Although I would definitely discuss with your Realtor regarding your specific circumstances, it is not uncommon to have addenda drawn up to clarify an issue, to make a point, or to resolve an open question.
In most cases Realtors have forms approved by their state body (and their attorneys) to deal with common issues, such as a seller making repairs as agreed based on an inspection, or a change in the escrow instructions such as a delay in the closing date.
Always get it in writing, and always send it through escrow.
Addendums are a normal aspect of a "purchase contract" that only become part of the contract when agreed to by the parties involved. Once you have an agreement only mutual agreement can alter the terms.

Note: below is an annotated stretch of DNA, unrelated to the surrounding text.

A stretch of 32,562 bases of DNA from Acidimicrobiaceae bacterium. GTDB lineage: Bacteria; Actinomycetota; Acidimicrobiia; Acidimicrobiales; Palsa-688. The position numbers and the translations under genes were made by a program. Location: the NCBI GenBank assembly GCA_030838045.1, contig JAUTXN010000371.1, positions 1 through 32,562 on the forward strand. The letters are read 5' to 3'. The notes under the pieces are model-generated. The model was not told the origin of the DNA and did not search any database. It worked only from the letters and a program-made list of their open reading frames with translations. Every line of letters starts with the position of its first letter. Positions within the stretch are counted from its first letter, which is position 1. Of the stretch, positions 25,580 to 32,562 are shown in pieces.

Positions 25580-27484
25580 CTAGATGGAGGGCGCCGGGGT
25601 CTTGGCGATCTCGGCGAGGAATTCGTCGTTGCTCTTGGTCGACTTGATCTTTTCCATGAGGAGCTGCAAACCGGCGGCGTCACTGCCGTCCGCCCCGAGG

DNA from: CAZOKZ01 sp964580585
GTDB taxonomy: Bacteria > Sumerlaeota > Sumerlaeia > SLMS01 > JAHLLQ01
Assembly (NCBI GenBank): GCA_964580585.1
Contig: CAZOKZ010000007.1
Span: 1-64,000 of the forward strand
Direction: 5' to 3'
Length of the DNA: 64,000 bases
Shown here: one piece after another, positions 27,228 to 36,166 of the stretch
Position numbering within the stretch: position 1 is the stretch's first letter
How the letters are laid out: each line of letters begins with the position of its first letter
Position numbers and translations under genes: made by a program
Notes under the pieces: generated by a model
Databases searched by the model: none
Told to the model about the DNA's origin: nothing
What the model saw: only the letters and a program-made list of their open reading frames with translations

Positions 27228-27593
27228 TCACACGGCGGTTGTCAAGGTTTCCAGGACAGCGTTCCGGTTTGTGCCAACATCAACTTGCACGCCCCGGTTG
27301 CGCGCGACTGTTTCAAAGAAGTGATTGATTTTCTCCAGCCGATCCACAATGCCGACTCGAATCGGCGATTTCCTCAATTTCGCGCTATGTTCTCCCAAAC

Since we do not have the benefit of the agreement, it may be best to seek the advice of a real estate attorney on this matter.
Gary is absolutely correct ... we would need to see original contracts to provide any advice or guidance. Most contracts do have safeguards for buyers in the way of inspection contingencies, etc. The answer to your question likely likes in the answer to this question ... Was the addendum in relation to an inspection or other contingency in the initial contract? Was it an Addendum, or an Amendment? Many use that word interchangably, but they are very different. One adds ... one changes.
Hope that helps, and please provide us more info if you wish.
Derek Bauer, Associate Broker / Realtor
Real Estate One